Maggot Debridement Therapy (MDT) is a type of biotherapy that uses live maggots to clean and debride (remove dead tissue) from wounds. The maggots used in MDT are typically the larvae of the green bottle fly, and they are bred in a sterile laboratory environment to ensure their safety and effectiveness.
MDT has been used for centuries, and has regained popularity in recent years due to its effectiveness in promoting wound healing and reducing the risk of infection. The maggots work by consuming dead tissue and bacteria, while leaving healthy tissue untouched. This helps to speed up the healing process and reduce the risk of complications such as infections or amputations.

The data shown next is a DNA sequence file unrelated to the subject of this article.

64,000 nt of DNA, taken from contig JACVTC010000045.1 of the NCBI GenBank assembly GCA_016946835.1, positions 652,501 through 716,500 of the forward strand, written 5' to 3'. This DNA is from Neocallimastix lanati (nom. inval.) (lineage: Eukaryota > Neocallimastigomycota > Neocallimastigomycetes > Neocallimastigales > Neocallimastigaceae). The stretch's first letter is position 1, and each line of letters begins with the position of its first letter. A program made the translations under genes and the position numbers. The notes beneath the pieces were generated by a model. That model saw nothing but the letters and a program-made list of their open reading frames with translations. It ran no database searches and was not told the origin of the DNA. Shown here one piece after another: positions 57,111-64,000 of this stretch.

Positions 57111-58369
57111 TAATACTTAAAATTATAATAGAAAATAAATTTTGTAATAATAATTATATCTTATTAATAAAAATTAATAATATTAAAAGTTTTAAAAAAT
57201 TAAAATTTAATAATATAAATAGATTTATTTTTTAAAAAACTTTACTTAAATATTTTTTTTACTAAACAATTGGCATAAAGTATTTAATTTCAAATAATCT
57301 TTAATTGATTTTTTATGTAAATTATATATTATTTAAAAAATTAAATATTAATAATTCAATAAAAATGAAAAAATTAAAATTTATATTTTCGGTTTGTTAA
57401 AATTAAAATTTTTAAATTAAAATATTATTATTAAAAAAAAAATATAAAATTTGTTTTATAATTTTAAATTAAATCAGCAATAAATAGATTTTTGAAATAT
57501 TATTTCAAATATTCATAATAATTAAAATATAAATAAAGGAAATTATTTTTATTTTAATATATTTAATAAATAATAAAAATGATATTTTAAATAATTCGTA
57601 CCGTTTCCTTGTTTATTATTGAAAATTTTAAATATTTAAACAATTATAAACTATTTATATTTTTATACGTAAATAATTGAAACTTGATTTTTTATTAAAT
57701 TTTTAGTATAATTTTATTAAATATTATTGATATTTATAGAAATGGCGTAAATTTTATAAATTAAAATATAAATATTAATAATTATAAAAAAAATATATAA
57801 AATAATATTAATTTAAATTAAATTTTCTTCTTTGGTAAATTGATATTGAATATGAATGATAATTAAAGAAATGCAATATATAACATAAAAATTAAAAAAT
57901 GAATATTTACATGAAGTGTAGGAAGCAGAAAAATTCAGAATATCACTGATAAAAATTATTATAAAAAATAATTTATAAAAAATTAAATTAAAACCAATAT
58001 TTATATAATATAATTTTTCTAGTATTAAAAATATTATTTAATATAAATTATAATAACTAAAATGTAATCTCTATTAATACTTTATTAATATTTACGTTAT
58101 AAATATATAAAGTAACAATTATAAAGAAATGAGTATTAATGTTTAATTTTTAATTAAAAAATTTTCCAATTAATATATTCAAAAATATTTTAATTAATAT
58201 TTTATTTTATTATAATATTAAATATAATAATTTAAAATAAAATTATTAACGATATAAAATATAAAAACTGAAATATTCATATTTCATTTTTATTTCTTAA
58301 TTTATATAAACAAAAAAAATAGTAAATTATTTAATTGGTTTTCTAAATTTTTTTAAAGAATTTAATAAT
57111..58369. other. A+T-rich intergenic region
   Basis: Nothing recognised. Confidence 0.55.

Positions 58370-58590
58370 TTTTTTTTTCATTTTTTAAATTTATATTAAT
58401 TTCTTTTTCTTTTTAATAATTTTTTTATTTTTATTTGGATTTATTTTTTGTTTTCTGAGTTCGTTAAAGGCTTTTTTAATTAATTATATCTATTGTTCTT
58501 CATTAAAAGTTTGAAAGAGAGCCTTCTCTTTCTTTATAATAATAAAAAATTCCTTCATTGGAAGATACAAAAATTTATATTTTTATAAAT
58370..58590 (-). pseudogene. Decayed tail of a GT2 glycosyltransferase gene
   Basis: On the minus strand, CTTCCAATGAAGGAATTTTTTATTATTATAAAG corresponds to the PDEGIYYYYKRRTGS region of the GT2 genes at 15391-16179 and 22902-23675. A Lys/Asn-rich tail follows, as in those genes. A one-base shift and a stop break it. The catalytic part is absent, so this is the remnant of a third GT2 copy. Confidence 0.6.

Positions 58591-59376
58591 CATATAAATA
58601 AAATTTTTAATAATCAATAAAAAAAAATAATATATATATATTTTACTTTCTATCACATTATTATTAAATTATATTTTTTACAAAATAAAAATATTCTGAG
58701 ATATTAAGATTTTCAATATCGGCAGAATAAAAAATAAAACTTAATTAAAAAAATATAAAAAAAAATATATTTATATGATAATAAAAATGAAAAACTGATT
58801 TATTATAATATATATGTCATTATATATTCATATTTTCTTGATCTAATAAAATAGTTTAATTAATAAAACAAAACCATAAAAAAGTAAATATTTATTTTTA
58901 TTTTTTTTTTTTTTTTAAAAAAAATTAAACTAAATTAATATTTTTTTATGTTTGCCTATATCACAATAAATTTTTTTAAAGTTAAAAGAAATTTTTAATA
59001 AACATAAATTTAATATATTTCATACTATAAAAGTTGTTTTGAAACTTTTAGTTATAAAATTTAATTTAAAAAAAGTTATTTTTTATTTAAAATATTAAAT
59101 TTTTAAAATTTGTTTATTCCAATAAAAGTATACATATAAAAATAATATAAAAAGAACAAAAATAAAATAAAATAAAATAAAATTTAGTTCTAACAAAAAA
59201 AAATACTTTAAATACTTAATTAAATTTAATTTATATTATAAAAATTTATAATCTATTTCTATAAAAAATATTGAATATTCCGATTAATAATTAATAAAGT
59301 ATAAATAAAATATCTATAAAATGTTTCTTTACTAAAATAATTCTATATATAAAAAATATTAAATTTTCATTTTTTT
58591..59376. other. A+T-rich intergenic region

MDT is typically used in cases of chronic or non-healing wounds, such as diabetic foot ulcers or pressure sores. It can also be used to treat infected wounds or wounds with significant necrotic (dead) tissue. MDT is considered a safe and effective alternative to more invasive debridement methods, and is often used in combination with other wound care techniques.
If you or a loved one is suffering from a chronic or non-healing wound, talk to your healthcare provider about whether MDT may be an appropriate treatment option.